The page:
Young Adult novel adaptations are a plague on teen cinema right now, as each one adheres to stock formulas and come ready-made for a multi-film saga. I hated TWILIGHT for many reasons, but its popularising of this subgenre is its greatest evil. It's not that I'm against films built around strong female characters, often fighting for individuality and peace, but their stories are so incredibly weak and interchangeable—as whatever imagination is present is poured entirely into the setup.

DIVERGENT takes place in another near-future dystopia, years after a war that's resulted in Chicago becoming the sole refuge for human survivors. For some reason, society's decided that everyone must be split into one of five factions—perhaps because author Veronica Roth really loved the Sorting Hat scene in HARRY POTTER. The factions are Candor (the honest), Erudite (the intelligent), Dauntless (the brave), Amity (the peaceful) and Abnegation (the selfless). Our heroine is Beatruce Prior (Shailene Woodley), who's born into the Abnegation faction, which is totally boring, and secretly longs to belong to the Dauntless clan—who seem to spend all their time running around, jumping off moving trains, and practicing parkour. They're huge dicks, basically.

Beatrice's wish is granted during her coming-of-age aptitude test to decide which faction she'll be assigned to for the rest of her life, as the test deems she's Divergent (i.e. she has a mix of three skill areas, which is incredibly rare). I have no idea why this should be rare, but for some reason future humans can't possible show bravery, selflessness, honesty, peacefulness and intelligence all at the same time. Therefore, Beatrice upsets her parents by declaring she's a Dauntless and heads off to spend time with the train-jumping idiots—led by Eric (Jai Courtney), who resembles a German punk from 1981, and love-interest trainer Four (Theo James).

The bulk of this film, which clocks in at an unreasonable 139 minutes, consists of Beatrice (of Tris as she renames herself) simply being trained as a member of the Dauntless crew. For awhile, you'd be forgiven for thinking the objective is to win the annual Hunger Games, but this film doesn't have much of a goal. And it's no fun to watch Tris go through her training after the first ten minutes, as it just becomes an interminable bore. The romantic subplot also doesn't really get going until the last third, by which time you'll be climbing the walls waiting for something dramatic and interesting to happen.

The film seems to know it's boring, so occasionally there are sequences where Tris is given mind-altering drugs that puts her into a crazier, dream-world version of a training arena—so the film's director, Neil Burger, can use different lens filters and throw in some CGI crows.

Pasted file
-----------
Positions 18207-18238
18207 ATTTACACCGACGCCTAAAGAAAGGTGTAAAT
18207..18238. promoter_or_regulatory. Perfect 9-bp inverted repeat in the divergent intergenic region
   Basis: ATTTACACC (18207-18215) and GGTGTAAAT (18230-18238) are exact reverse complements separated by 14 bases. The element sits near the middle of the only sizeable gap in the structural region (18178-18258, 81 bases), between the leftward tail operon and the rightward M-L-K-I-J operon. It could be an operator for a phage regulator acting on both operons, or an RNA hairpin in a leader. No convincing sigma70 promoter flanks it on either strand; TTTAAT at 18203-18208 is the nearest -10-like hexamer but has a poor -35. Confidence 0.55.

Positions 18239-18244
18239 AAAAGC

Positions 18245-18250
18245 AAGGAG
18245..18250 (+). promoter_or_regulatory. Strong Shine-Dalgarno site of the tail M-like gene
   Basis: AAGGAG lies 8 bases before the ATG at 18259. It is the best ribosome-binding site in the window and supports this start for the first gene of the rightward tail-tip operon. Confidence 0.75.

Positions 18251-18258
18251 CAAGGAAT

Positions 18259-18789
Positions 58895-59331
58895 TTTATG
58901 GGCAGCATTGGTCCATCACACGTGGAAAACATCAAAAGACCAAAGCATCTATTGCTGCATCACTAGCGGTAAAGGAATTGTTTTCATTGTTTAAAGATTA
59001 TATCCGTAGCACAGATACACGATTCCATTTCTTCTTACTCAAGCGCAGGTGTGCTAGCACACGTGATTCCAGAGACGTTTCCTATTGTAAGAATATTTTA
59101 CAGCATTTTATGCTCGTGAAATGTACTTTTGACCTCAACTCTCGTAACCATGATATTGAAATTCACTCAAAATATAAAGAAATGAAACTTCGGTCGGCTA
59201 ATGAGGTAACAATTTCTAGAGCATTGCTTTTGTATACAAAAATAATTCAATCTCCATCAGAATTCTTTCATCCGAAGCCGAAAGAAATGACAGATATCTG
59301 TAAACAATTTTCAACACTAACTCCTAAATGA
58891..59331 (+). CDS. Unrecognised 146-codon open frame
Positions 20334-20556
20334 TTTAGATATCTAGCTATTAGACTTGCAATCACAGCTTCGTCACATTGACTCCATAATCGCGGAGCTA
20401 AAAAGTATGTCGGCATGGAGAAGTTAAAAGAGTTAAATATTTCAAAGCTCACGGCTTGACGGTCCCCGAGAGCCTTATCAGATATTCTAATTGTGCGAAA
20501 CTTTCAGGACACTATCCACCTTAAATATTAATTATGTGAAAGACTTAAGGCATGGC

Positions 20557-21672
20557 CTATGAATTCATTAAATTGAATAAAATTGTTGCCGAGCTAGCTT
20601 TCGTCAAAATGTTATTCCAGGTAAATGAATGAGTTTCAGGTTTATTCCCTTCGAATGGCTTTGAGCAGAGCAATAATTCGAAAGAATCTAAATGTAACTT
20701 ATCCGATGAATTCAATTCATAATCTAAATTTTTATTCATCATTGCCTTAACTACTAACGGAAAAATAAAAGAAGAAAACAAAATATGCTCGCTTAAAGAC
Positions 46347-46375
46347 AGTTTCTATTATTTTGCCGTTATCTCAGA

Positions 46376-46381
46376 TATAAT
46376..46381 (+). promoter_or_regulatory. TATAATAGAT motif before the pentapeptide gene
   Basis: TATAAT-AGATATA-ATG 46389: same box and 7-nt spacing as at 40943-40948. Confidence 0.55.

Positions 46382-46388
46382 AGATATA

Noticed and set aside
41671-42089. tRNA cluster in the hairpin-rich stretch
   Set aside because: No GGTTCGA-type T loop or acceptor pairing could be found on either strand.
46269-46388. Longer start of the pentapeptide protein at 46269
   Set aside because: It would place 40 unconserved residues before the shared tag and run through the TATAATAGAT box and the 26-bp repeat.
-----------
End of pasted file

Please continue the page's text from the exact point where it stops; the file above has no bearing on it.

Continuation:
It's not as horrendous as THE MORTAL INSTRUMENTS, but the concept's not as interesting as THE HOST, and it lacks the dramatic focus of THE HUNGER GAMES. Shailene Woodley's a fine young actress, but I'd rather not see her stuck making these films—which also soaked up too much of Kristen Stewart's time. Alas, the sequel's due March 2015 and they're planning to split the last novel into two films (a shameless money-grabbing tactic, as none of these novels require that treatment).

★★½ (out of five)

Considering the risible nature of Paul W.S Anderson's oeuvre, POMPEII actually ranks very high. It's the floater of cinematic turds, one might say; a dumb-yet-diverting hodgepodge of styles, ideas, themes and sequences this fanboy director collected in his mental scrapbook, ready to splurge into your eyeballs with $80m-worth of 3D. It has the narrative framework of GLADIATOR, bolted to a TITANIC-style doomed romance, drizzled with television's SPARTACUS: BLOOD & SAND, and delivered like the world's longest video game cut-scene.

A tribe of Celtic horseman are slain by evil Corvus (Kiefer Sutherland), and a boy survivor sold into slavery. 17 years later, the boy's become a ripped gladiator called Milo (Kit Harington), who's bought by a slave owner and taken to Pompeii. There, he falls in love with comely noblewoman Cassia (Emily Browning), daughter of the city ruler Severus (Jared Harris), who's hosting some gladiatorial games on the eve of Mount Vesuvius's infamous eruption. And who should be attending the games as a VIP, looking to invest money in the city of Pompeii, but now-Senator Corvus.

Anderson's movies reveal very little about anything—certainly nothing historically accurate—beyond whatever Anderson's been geeking-out about just lately. It's almost comical how many moments owe a debt to something from another source, as originality's very low on the agenda. As a director, he's a geek allowed to indulge his own interests and passions, by simply mirroring them. The reason POMPEII is the least objectionable of Anderson's films is actually quite simple: this time, he keeps everything relatively grounded and copies the broad strokes of better movies well enough to mean you're kept in a state of unchallenged entertainment. It's familiar and comforting, while only really existing to show the milieu of Roman times through a three-dimensional lens. In that respect, POMPEII is really just a showreel.

You'll come out of POMPEII giggling at the memory of the dumb moments and choices—like Sutherland opting to put a speech impediment in his English accent, or making Milo a "horse whisperer" to endear him to his beloved. He's muscular and his likes animals? Swoon. To be fair, I did enjoy Adewale Akinnuoye-Agbaje's performance as champion gladiator Atticus, whose relationship with Milo goes from enemy to friend, despite the fact it's a copy of Djimon Hounsou's role in GLADIATOR and holds no real surprises. The climactic action sequences of the volcano spewing fireballs and building collapsing also looked good, and given added pep with the use of 3D—which, more than most directors, Anderson uses like it's a fairground attraction. What else can one say? It's not exactly high art and the script's a magpie's nest, but it's fast-paced, the action's comprehensible (not always a given these days), the effects are good, and I'm told it gets the thumbs-up from vulcanologists.